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Latin America continues to be one of the most biodiverse regions in the world

6 latin nations are on the list of the most biodiverse countries in the world .

Waterfalls in a forest

We tell you which are the countries that belong to the list of the 17 most biodiverse countries on the planet. Photo: Unsplash

LatinAmerican Post | Vanesa López Romero

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Leer en español: Latinoamérica continúa siendo una de las regiones más biodiversas del mundo

Recently the United Nations Environment Program (UNEP) released a list of the 17 most biodiverse countries on the planet . The complete list in order is as follows:

  1. Australia

  2. Brazil

  3. China

  4. Colombia

  5. Ecuador

  6. U.S

  7. Philippines

  8. India

  9. Indonesia

  10. Madagascar

  11. Malaysia

  12. Mexico

  13. Papua New Guinea

  14. Peru

  15. Democratic Republic of Congo

  16. South Africa

  17. Venezuela

As it is shown, 6 of the countries on the list belong to Latin America . This region is known for hosting the so-called "lung of the world", the Amazon. This is one of the areas in the world with the largest number of natural reserves, and it is also distributed throughout eight Latin American countries: Brazil, Colombia, Peru, Ecuador, Venezuela, Bolivia, Suriname and Guyana . In this tropical forest, approximately 20% of the global plant species are found and this ecosystem is also home to the largest number of bird species in the world. In total, the Amazon is home to around 10% of the world's biodiversity .

According to UNEP and other international environmental organizations, approximately 60% of terrestrial and marine life, both salt and fresh water, is found in the Latin American region . In addition to having the Amazon rainforest, Latin America has many other ecosystems: Patagonia, the Chihuahuan Desert, the Atacama Desert, the Andes mountain range, and coral reefs throughout Central America, which allows the region to have diverse climates.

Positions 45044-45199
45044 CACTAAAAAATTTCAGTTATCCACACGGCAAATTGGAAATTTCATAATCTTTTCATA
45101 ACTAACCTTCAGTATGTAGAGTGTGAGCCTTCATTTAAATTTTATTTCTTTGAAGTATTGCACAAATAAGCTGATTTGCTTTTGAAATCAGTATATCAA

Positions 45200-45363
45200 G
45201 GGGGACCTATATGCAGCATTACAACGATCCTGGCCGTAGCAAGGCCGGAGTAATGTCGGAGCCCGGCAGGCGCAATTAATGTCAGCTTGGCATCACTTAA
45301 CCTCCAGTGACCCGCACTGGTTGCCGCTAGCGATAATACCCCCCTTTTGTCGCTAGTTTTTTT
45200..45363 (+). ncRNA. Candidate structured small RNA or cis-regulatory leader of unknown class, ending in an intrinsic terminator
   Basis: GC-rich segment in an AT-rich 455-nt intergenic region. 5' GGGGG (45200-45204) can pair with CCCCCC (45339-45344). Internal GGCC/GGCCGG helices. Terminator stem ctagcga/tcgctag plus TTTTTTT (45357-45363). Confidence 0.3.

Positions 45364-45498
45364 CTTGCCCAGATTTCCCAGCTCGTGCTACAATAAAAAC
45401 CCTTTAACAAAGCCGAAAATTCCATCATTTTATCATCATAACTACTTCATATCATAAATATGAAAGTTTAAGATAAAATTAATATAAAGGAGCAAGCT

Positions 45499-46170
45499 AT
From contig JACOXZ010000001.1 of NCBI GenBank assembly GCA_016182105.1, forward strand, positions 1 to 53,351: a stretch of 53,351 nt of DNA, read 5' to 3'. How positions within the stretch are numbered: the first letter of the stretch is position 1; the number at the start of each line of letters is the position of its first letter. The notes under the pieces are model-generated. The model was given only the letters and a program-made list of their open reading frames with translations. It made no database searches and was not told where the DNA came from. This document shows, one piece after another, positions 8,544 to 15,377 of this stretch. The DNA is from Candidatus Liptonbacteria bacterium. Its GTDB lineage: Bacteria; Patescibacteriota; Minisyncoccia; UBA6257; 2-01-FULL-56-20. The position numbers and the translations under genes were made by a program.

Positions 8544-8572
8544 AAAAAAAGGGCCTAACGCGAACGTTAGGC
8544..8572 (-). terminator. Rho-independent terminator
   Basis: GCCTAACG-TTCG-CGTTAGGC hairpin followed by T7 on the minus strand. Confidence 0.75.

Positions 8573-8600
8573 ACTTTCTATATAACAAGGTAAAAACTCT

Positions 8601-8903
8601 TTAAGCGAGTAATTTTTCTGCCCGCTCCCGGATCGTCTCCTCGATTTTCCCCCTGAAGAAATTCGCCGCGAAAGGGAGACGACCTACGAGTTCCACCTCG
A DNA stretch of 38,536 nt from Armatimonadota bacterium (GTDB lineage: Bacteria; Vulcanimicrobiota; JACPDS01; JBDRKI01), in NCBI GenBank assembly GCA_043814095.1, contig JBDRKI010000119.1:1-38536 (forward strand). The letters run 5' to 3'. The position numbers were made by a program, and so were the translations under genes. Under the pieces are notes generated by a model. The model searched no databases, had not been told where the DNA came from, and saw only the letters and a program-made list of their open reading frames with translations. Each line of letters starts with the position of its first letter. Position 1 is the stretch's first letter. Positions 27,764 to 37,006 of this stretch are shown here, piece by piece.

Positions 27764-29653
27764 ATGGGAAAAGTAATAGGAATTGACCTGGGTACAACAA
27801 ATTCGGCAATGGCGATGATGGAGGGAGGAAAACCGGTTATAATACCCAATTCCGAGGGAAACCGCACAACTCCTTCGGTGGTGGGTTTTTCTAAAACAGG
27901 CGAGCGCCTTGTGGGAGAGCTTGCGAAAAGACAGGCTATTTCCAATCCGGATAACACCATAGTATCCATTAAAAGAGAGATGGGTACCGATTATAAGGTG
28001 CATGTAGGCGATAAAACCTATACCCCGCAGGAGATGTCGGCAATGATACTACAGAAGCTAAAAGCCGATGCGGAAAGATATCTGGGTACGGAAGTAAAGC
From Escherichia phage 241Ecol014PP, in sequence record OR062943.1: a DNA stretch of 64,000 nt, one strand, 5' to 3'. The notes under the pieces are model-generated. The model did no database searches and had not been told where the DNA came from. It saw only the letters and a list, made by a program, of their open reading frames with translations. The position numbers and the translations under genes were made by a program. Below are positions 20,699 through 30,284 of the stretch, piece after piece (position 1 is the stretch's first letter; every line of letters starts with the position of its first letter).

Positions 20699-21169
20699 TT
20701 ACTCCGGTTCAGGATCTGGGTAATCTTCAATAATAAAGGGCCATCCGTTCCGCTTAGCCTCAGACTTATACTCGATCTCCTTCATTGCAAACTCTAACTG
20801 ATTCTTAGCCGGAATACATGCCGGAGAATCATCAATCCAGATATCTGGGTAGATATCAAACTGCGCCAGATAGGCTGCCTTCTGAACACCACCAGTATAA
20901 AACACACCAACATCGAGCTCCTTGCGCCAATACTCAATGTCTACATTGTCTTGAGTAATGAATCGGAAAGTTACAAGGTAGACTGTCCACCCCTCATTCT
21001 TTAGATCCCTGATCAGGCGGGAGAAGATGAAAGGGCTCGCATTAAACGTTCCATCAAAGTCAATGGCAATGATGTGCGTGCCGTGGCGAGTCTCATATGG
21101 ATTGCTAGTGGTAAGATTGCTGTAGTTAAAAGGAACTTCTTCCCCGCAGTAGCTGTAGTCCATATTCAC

Unfortunately, Latin America is not only known because it is home to a large part of the world's biodiversity, but also because it is one of the regions with the most environmental threats on the planet. Deforestation is one of the biggest threats; According to the World Wide Fund for Nature (WWF), in Latin America there are 9 of the 24 largest deforestation fronts in the world , heading the regions on the list. Livestock, large-scale agriculture, mining, transportation infrastructure, and wildfires are among the biggest drivers of this.

Also read: Deforestation: a constant threat to Latin America

Likewise, impending climate change and economic pressure from mining, hydroelectric dams, and poorly planned road and river projects constantly threaten the region's biodiversity. Although some of the governments of Latin American countries have sought to change the rules of the game to protect this region from such threats, they continue to fall short when it comes to taking actions and implementing policies that are consistent with the Sustainable Development Goals for 2030 of the Paris Agreement, to which several of the countries in the region are signatories.

UNEP has drawn attention to the need for governments to pay more attention to regenerating and caring for the biodiversity of the region that stands out in the world, but is also constantly threatened.